One of my favorite actors speaks about his role in the upcoming John Carter (which really isn't getting the attention it ought):
.... sometimes I feel like if I need something to put me in the right place I’ll make a project out of it. Like sometimes you think you’ll need a look. Or you’ll need a costume. Or an accent. You look for things to trigger you to put you in the right place, to make a shift from your everyday consciousness to the consciousness of the character. Or you’re everyday impulse to the impulse of the character. And sometimes those little choices can direct in the right way. So as soon as someone tells you that you’ve got a distinctive voice, you gotta be careful. Because you don’t want to use your voice in that way, like they love you to do. And when you do voice work, there is some of that. Because that’s what you’re using. So you become very conscious of what comes off your voice and what you can accomplish with it.
(Emphasis mine.)White Sands (paid link)), he was good. When it was flawed material ratcheted up that many more notches by the presence of good acting (Light Sleeper (paid link), Antichrist (paid link)), he was even better. When it was great material and great acting (The Last Temptation of Christ), he knocks it out of the park.
I doubt most people think of literature as a performing art except in the sense of a public reading (or an open-mike poetry slam). We think of some chump in a chair, poking at a keyboard or dragging a pen across an increasingly-curled sheet of paper. It's a solitary act; it has about as much "performance" to it as someone singing into a hairbrush in front of a mirror.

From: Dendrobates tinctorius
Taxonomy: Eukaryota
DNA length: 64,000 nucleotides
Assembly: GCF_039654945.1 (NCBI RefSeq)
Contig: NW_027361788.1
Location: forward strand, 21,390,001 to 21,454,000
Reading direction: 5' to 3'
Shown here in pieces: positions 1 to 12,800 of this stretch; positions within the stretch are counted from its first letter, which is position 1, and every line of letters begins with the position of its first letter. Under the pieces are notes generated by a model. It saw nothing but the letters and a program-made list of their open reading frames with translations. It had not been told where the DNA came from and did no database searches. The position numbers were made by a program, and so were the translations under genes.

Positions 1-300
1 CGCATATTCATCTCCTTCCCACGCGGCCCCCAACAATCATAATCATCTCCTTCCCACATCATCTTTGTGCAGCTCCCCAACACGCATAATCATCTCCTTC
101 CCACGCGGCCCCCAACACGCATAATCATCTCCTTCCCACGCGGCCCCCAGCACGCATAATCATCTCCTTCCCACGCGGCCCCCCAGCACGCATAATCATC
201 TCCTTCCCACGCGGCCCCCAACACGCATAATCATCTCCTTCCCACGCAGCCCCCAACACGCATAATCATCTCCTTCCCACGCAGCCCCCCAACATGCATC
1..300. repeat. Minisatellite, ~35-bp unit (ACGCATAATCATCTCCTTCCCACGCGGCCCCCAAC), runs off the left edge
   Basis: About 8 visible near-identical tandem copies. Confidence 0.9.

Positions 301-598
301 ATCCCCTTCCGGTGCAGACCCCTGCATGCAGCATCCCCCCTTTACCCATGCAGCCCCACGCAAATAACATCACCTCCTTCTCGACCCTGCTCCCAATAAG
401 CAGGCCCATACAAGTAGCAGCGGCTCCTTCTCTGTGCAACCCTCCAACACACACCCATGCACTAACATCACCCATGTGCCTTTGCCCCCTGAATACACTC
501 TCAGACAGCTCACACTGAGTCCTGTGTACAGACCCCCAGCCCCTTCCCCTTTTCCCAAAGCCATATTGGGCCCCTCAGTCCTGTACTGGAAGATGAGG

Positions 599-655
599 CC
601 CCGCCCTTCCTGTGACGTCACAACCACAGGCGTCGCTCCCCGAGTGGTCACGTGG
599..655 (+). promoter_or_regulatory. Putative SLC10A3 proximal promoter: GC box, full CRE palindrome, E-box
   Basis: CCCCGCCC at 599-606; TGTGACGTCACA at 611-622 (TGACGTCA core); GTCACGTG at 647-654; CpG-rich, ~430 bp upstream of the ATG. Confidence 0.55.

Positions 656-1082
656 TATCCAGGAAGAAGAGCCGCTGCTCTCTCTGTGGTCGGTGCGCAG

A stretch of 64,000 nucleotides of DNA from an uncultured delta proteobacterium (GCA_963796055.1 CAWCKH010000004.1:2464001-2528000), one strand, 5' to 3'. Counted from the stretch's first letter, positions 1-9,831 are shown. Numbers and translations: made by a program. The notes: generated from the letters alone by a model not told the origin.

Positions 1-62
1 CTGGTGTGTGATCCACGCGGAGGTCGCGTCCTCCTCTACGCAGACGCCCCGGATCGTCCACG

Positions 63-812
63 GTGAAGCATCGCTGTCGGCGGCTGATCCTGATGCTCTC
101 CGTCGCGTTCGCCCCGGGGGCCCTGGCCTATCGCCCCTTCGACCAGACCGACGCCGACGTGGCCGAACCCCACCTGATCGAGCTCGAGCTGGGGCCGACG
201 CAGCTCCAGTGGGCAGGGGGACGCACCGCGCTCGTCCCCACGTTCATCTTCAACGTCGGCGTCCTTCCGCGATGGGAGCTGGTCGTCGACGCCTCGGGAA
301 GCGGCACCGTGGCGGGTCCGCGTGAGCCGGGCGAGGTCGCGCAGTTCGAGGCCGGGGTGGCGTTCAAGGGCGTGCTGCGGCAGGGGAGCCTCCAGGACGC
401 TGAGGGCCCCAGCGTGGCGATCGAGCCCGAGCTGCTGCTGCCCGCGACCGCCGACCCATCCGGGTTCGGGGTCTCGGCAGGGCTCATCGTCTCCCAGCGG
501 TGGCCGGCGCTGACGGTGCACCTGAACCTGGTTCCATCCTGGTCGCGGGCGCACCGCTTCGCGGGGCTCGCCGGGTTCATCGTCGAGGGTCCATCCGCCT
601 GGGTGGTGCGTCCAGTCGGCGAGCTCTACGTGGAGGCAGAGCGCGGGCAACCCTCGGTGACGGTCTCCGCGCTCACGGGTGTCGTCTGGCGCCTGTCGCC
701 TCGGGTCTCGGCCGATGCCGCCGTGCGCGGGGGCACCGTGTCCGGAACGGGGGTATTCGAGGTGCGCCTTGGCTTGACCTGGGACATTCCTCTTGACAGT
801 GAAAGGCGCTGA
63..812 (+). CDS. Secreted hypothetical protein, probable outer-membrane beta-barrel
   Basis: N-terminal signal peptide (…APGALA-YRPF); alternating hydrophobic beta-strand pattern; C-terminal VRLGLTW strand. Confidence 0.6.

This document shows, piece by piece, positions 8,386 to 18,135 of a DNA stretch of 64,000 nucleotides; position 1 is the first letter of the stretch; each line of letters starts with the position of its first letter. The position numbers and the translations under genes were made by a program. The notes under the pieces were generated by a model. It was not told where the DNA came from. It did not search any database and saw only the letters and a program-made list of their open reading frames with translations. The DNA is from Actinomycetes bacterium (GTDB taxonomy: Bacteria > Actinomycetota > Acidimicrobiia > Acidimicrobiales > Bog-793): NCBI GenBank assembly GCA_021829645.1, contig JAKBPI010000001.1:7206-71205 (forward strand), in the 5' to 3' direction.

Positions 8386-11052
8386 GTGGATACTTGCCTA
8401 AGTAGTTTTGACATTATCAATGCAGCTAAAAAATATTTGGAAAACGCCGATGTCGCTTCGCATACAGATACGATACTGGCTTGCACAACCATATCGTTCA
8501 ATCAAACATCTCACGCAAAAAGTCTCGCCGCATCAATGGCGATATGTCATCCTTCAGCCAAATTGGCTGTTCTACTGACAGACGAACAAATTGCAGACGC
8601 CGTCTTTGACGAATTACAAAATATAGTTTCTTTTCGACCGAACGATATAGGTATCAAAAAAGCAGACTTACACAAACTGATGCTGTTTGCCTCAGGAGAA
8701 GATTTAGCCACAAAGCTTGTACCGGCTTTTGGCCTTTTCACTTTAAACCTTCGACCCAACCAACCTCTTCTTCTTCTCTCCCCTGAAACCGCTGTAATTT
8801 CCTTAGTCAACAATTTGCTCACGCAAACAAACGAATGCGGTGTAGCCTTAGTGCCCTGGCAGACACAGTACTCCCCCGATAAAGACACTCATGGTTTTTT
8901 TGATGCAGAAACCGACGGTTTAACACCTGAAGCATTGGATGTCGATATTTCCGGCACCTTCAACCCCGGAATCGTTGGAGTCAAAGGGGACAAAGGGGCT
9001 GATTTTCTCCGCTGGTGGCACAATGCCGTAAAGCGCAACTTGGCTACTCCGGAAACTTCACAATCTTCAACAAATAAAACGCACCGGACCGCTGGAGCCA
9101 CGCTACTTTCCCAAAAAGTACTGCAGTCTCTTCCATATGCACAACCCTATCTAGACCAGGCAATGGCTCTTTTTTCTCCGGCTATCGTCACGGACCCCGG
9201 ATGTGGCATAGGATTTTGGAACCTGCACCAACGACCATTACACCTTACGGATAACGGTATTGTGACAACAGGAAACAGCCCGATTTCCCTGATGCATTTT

None of that stops me from reading the words of directors, cinematographers, editors, and especially actors speaking about their craft. Filmmaking is as collaborative as writing is solitary (even with writing itself being part of the filmmaking process) — but still, so much of what they talk about seems to connect back to the work I find myself doing.
I've never so much as stood up on a stage — I doubt participating in a LARP counts as "acting" — but if the creation of character on a page resembles any other activity, it's acting. Actors talk of channeling their character through various means (see above); writers do the same. Hence the galleries of pictures we collage together that remind us of what they are meant to look like; hence the playlists of theme music; hence all the other things that trigger you, as Dafoe put it.
The cautionary part of what Dafoe is saying also plays into that. A lot of aspiring authors I know (and even many who have passed the aspiration stage) talk about "finding a voice", and how important it is not to sound like everyone else out there. That's never a question of your word choices, or how clever you are with a joke — or, as Dafoe notes, having some quirk in your performance persona which other people pick up on as being yours and single out to the exception of everything else.
This is about point of view, about how you see the world — something which will come through in your writing even if you fight like hell to suppress it. You will always embody your view of things. The trick is in learning how to get out of your own way, so that the cultivated tics and eccentricities — the "performance" of your work — can fall back when needed and be replaced by something more akin to channeling.
New York City
Other Lives Of The Mind